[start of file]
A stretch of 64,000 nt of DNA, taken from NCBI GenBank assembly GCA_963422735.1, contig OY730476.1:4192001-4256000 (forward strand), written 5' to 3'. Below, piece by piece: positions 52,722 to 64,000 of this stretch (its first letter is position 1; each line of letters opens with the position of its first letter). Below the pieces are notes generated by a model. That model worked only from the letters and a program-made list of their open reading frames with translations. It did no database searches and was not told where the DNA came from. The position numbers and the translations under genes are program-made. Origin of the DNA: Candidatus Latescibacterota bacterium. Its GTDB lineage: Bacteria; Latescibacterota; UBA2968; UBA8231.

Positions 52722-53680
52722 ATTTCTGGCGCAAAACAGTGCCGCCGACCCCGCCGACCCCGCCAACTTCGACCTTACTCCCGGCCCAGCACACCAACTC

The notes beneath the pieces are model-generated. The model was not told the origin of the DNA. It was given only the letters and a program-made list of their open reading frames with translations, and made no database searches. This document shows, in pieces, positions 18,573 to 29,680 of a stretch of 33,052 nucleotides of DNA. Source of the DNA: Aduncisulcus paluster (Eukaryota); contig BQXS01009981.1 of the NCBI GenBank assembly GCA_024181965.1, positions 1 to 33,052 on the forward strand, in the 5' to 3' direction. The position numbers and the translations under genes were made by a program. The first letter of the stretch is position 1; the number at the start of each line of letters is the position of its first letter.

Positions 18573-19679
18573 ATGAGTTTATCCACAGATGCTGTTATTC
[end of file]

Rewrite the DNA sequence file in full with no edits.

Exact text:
A stretch of 64,000 nt of DNA, taken from NCBI GenBank assembly GCA_963422735.1, contig OY730476.1:4192001-4256000 (forward strand), written 5' to 3'. Below, piece by piece: positions 52,722 to 64,000 of this stretch (its first letter is position 1; each line of letters opens with the position of its first letter). Below the pieces are notes generated by a model. That model worked only from the letters and a program-made list of their open reading frames with translations. It did no database searches and was not told where the DNA came from. The position numbers and the translations under genes are program-made. Origin of the DNA: Candidatus Latescibacterota bacterium. Its GTDB lineage: Bacteria; Latescibacterota; UBA2968; UBA8231.

Positions 52722-53680
52722 ATTTCTGGCGCAAAACAGTGCCGCCGACCCCGCCGACCCCGCCAACTTCGACCTTACTCCCGGCCCAGCACACCAACTC

The notes beneath the pieces are model-generated. The model was not told the origin of the DNA. It was given only the letters and a program-made list of their open reading frames with translations, and made no database searches. This document shows, in pieces, positions 18,573 to 29,680 of a stretch of 33,052 nucleotides of DNA. Source of the DNA: Aduncisulcus paluster (Eukaryota); contig BQXS01009981.1 of the NCBI GenBank assembly GCA_024181965.1, positions 1 to 33,052 on the forward strand, in the 5' to 3' direction. The position numbers and the translations under genes were made by a program. The first letter of the stretch is position 1; the number at the start of each line of letters is the position of its first letter.

Positions 18573-19679
18573 ATGAGTTTATCCACAGATGCTGTTATTC